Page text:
The Lawyer Africa Elite 2014 features an in-depth look at 46 leading independent firms’ strategies in 15 key sub-Saharan jurisdictions, as well as the views of in-house counsel from some of Africa’s largest companies... Read more
This year, The Lawyer’s annual ranking of the largest UK law firms by turnover is available as an interactive, digital benchmarking tool. For the first time this will allow you to manipulate each data set against the metrics of your choice.
Clyde & Co plans to appeal an Employment Appeals Tribunal (EAT) decision that found the firm should face a claim from a former partner.
The firm had argued that an Employment Tribunal case brought by Krista Bates van Winkelhof, who alleges that she was ejected from the firm after blowing the whistle while working in Tanzania, had no jurisdiction in the UK because she was based in Africa while at the firm.
Bates van Winkelhof joined Clydes as an equity partner in February 2010 after it acquired her then firm Shadbolt (19 November 2009). She had overseen the Shadbolt’s relationship with Tanzanian firm AKO Law, a relationship that continued following the merger.
Bates van Winkelhof told the EAT that six months after the merger she was suspended by Clydes after she blew the whistle on Kibuta Ongwamuhana, the managing partner of AKO Law, alleging that he admitted to her that he paid bribes to secure work and favourable outcomes on cases. According to the EAT judgment the allegations have been denied by Clydes.
In his judgment, Judge Peter Clark noted that Bates van Winkelhof said that the day after she reported the alleged wrongdoing to money-laundering officers she was dismissed by AKO Law and Clydes. The following January (13 January 2011) she was asked to leave the firm.
In his ruling Judge Clark said: “It’s her case that her expulsion was a detriment on the grounds that she had made protected disclosures in respect of Kibuta and/or amounted to unlawful sex discrimination on the grounds that (a) a male partner would not have been treated in that way and/or (b) was pregnancy-related, she having recently informed the first respondent [Clydes] that she was pregnant.”
Construction practice head John Morris has also been named as a defendant, with the firm instructing Littleton Chambers’ Chris Quinn to defend the claim.
Mishcon de Reya partner Joanna Blackburn instructed Essex Court Chambers’ David Craig for the claimant. Mishcon is acting on a pro-bono basis for Bates van Winkelhof.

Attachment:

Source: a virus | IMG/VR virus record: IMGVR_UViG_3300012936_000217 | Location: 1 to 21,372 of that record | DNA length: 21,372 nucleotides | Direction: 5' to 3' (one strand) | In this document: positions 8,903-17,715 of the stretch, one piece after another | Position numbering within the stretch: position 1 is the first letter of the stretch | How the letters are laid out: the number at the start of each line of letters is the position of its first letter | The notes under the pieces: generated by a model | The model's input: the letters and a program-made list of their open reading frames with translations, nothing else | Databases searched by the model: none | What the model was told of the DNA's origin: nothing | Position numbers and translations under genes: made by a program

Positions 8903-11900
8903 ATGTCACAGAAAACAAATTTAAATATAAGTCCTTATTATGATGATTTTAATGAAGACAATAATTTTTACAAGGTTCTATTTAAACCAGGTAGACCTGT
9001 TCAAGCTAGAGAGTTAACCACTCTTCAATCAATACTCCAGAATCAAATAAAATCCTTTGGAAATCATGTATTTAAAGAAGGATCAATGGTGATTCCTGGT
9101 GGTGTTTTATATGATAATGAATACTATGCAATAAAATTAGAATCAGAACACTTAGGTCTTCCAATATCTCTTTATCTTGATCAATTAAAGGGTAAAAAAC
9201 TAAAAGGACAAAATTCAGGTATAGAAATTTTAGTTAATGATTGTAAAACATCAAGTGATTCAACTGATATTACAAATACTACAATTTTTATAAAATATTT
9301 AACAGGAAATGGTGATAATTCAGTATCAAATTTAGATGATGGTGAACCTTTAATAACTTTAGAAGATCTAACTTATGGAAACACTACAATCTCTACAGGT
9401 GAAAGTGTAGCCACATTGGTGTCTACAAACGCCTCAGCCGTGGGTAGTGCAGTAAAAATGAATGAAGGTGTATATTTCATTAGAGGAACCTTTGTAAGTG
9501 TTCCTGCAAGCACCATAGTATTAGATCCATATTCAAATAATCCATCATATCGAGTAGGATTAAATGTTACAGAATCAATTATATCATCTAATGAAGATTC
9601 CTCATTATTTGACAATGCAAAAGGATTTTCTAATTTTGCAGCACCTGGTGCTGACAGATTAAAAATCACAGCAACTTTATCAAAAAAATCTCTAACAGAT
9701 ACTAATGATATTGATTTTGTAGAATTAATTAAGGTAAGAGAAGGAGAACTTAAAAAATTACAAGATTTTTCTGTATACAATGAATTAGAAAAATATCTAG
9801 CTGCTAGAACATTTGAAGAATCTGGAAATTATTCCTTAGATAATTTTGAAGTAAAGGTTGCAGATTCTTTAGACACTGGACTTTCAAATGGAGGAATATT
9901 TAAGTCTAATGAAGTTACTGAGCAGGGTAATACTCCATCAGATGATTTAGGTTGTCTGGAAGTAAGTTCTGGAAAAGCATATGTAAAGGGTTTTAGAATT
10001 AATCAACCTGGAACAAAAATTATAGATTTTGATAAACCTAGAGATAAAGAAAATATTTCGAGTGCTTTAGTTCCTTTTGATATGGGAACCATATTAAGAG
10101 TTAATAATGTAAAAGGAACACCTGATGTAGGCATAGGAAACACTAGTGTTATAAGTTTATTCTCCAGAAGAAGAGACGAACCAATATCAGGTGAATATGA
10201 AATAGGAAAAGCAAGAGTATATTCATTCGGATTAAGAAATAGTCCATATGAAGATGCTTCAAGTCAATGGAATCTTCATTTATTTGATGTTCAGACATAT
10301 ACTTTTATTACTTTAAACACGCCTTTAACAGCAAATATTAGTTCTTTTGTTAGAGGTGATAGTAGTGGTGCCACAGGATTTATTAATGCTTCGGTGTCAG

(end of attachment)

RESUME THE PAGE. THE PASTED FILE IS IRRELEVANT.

The case is set to be heard by the Employment Tribunal in June after the EAT ruled that as a ‘limb (b) worker’ Bates van Winkelhof was entitled to make a whistleblowing claim.
However, the firm said it plans to appeal the EAT’s decision.
A spokesperson said: “We regret the breakdown of relations with Ms Bates van Winklehof but strenuously deny the entirety of her claims.
“Ms Bates van Winklehof was removed from the partnership on 13 January 2011. She was based in Tanzania and therefore we argue has no basis for bringing claims against Clyde & Co in London.
“We consider the complex issues of jurisdiction raise new points of law which are likely to be of particular interest to the Court of Appeal, to whom we are now seeking leave to appeal.“
According to Judge Clark’s judgment, four points needed to be satisfied for the claimant to be deemed a ‘limb (b) worker’.
Quinn, for Clydes, had argued that the claimant had not fulfilled one of the criteria necessary for a ‘limb (b) worker’, namely that the claimant “was not providing work or services under the contract (that is, the LLP equity membership agreement between her and the first respondent) to the first respondent but instead did so for the joint venture between the first respondent and AKO Law”.
Judge Clark rejected the argument, stating: “Under the LLP agreement between the claimant and the first respondent […] the claimant agreed to devote her full-time attention to the business of the first respondent.”
The firm also attempted to overturn an extraterritorial jurisdiction point, contending that as the claimant was based in Tanzania there was no jurisdiction to bring the claims in London. The judge rejected the argument.
The case has now been referred back to the Employment Tribunal for a full hearing scheduled to go ahead on 18 June.